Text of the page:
Marcia Mantell, retirement income expert, relishes get- ting in the weeds of SocialSecurity rules and regs, where she learnedlong ago that “nothing is a straight line.”She unpacks the biggest pitfalls that tripup women when they claim benefits, inthis interview with Investment Advisor.
Author of “What’s the Deal With SocialSecurity for Women” (Rethink Press-2019), she founded Mantell RetirementConsulting in 2005 after spending morethan 13 years in retirement product marketing at Fidelity Investments.
Here she reveals big mistakeswomen make about Social Securitywhen they claim — or fail to claim —benefits. Mantell argues that advisorshave alot to learn about Social Securitynitty-gritty, too.
Wrong-way thinking about SocialSecurity is particularly common amongboth widows and women who have hadwhat Mantell calls “popcorn careers”:They pop in and out of the labor forceover decades.
While these tricky situations are morecommon among women, some maleclients who may be stay-at-home dadsand earn significantly less than theirwives or find themselves widowed, arethus at risk for the same missteps. Andsame-sex couples are subject to identicalSocial Security rules, Mantell points out.
Mantell holds the RetirementManagement Advisor designation andspeaks on behalf of the new ElderPlanning Specialist training program atSalem State University.
Here are excerpts from our interview:
What’s the scoop on taxing Social
Not only do women not know those aretaxed, but neither does our industry. …The income thresholds are very low, somost clients end up paying tax on at leastsome of those benefits. Benefits are taxedat the ordinary income tax rate. This [cal-culation] requires use of a [retirement]worksheet found in [IRS] Publication 915.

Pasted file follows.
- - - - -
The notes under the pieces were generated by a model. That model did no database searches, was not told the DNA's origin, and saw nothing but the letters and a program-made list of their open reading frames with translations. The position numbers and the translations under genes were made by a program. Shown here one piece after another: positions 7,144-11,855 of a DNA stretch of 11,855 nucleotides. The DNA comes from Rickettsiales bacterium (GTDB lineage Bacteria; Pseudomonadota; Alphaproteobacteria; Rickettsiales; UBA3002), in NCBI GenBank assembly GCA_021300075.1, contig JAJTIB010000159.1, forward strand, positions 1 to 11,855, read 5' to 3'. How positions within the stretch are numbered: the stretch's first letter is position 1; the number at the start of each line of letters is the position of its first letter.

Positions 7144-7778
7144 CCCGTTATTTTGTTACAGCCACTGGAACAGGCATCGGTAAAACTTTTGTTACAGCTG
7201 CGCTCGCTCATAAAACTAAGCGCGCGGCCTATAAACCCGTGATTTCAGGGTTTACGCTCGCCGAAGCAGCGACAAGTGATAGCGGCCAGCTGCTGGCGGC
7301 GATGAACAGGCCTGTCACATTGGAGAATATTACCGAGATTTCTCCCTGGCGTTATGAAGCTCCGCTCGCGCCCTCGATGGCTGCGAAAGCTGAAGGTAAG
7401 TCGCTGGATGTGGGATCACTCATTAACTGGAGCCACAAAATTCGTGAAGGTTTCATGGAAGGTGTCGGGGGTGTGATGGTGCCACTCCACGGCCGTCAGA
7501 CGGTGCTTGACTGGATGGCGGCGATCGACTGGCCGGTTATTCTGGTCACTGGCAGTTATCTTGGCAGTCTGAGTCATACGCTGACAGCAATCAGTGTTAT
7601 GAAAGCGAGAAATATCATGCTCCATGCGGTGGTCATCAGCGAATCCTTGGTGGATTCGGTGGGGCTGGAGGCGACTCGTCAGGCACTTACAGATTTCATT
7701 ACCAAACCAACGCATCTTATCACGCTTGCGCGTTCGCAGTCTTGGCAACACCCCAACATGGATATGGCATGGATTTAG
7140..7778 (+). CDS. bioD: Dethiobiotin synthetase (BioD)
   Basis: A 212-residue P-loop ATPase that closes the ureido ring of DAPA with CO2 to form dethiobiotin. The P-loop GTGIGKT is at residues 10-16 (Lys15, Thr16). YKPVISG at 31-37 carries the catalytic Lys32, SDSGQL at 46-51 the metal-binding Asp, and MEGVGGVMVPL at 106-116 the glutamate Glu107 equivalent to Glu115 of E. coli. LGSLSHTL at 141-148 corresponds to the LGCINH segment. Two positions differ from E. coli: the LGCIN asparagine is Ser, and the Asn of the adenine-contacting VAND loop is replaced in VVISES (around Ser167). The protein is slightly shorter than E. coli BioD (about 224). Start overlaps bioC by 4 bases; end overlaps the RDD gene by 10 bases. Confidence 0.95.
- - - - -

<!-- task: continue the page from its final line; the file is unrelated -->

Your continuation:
What’s a common mistake women make
about Social Security taxes?
Not having any withholding tax [takenout] of their benefit each month to gotoward their tax liability. You can voluntarily choose to do that.
If she’s widowed, how is a woman’s tax
When a wealthier woman becomes awidow, her tax bracket can increase substantially — she can jump up two, three ormore IRMAA brackets [Income RelatedMonthly Adjusted Amount]. It’s shocking! A widow’s tax rate may well go upsignificantly in the year after her husbanddies because she will now be filing taxesas an individual and no longer jointly.
What’s a big mistake regarding taxes
Advisors fail to understand that
The Biggest Social Security Claiming
Mistakes Women Make
Widows, stay-at-home parents and divorced spouses can be in for somebig shocks, says retirement expert and advisor Marcia Mantell.
RETIREMENT PLANNINGBy Jane Wollman Rusoff